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In these years, he instigated great “bonfires of the vanities” which destroyed books and paintings by some of the greatest artists of Florence.

He persuaded the artists themselves to bring their works—including drawings of nudes—to the bonfires.

1525: Six thousand copies of William Tyndale’s English translation of the New Testament were printed in Cologne, Germany, and smuggled into England—and then burned by the English church.

Church authorities were determined that the Bible would be available only in Latin.

1616–42: Galileo’s theories about the solar system and his support of the discoveries of Copernicus were condemned by the Catholic Church.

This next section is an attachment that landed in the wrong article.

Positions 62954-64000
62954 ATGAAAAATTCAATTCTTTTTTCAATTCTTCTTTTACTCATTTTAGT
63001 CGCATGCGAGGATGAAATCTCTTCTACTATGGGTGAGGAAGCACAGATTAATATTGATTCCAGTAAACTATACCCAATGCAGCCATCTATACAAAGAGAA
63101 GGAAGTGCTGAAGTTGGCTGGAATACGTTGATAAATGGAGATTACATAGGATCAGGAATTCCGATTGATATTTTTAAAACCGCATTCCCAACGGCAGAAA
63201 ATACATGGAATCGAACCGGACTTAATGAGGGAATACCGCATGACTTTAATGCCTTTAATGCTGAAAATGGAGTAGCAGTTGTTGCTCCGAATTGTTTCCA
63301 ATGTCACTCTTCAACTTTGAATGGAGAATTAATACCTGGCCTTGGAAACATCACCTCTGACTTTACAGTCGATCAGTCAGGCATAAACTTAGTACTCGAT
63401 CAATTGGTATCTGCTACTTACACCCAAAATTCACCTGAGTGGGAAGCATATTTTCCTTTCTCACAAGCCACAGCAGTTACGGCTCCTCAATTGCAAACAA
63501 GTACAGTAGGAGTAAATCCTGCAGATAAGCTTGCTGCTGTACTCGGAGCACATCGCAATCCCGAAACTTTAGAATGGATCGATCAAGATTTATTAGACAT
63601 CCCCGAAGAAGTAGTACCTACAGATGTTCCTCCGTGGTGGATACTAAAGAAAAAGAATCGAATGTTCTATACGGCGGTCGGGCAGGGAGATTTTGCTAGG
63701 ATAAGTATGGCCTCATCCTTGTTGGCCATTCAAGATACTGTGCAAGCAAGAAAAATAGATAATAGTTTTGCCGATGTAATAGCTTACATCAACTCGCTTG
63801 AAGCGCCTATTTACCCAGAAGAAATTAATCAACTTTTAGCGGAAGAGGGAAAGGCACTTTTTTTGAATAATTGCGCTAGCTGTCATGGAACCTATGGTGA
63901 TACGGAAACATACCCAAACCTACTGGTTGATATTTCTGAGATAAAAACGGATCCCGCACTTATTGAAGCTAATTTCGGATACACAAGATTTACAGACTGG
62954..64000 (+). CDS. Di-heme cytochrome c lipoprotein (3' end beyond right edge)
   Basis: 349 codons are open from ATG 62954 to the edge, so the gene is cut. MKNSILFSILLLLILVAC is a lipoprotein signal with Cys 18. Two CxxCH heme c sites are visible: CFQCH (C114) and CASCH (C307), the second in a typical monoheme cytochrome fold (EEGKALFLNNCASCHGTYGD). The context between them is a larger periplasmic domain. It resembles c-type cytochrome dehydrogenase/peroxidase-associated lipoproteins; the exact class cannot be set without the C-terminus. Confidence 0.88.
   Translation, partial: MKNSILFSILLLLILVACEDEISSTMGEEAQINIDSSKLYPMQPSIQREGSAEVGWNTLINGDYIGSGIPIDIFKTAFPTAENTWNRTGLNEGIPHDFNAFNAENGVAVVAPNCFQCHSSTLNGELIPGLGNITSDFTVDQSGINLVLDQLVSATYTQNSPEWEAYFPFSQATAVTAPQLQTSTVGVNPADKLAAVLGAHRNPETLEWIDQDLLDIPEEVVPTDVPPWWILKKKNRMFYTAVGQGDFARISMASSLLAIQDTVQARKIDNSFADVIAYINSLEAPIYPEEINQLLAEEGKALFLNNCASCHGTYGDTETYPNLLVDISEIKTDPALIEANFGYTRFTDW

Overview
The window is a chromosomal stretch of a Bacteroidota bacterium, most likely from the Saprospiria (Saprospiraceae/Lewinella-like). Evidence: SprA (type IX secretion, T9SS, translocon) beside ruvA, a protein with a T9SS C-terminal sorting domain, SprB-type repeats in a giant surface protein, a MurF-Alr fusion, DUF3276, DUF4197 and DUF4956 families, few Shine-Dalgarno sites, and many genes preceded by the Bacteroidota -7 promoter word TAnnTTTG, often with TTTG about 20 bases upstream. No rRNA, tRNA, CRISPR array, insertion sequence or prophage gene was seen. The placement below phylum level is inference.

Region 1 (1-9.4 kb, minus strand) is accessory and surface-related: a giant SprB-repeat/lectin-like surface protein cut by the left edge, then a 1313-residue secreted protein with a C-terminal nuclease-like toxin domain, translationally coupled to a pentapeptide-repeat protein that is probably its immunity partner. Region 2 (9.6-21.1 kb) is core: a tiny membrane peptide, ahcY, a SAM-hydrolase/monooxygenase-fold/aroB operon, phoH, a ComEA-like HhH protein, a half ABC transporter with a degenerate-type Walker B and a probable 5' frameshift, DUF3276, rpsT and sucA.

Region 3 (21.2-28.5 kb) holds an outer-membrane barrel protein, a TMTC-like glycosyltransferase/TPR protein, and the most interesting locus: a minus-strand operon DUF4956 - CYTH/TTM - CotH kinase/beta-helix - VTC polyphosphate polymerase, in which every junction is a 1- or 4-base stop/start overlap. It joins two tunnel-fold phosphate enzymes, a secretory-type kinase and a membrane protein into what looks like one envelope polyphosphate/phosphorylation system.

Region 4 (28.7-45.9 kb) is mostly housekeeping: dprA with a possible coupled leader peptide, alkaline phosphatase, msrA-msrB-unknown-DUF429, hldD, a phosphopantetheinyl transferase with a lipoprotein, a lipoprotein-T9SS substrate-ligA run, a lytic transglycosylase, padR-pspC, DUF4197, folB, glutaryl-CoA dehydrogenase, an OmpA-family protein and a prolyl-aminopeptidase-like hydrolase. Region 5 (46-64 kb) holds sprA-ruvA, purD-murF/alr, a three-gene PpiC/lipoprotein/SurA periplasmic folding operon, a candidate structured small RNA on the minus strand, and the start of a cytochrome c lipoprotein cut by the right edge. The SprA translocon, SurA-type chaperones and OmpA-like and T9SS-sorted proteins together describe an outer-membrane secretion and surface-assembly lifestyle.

Under threat of torture, and sentenced to jail at the age of 70, the great scientist was forced to renounce what he knew to be true.

With him were burned all his writings, sermons, essays, and pamphlets.

In doing so, he said: “If these writings of the Greeks agree with the Book of God they are useless and need not be preserved; if they disagree, they are pernicious and ought to be destroyed.” In burning the books, the caliph provided six months’ fuel to warm the city’s baths.

1497–98: Savonarola, a Florentine religious fanatic with a large following, was one of the most notorious and powerful of all censors.

Some of the most controversial books in history are now regarded as classics.

The Bible and works by Shakespeare are among those that have been banned over the past two thousand years.

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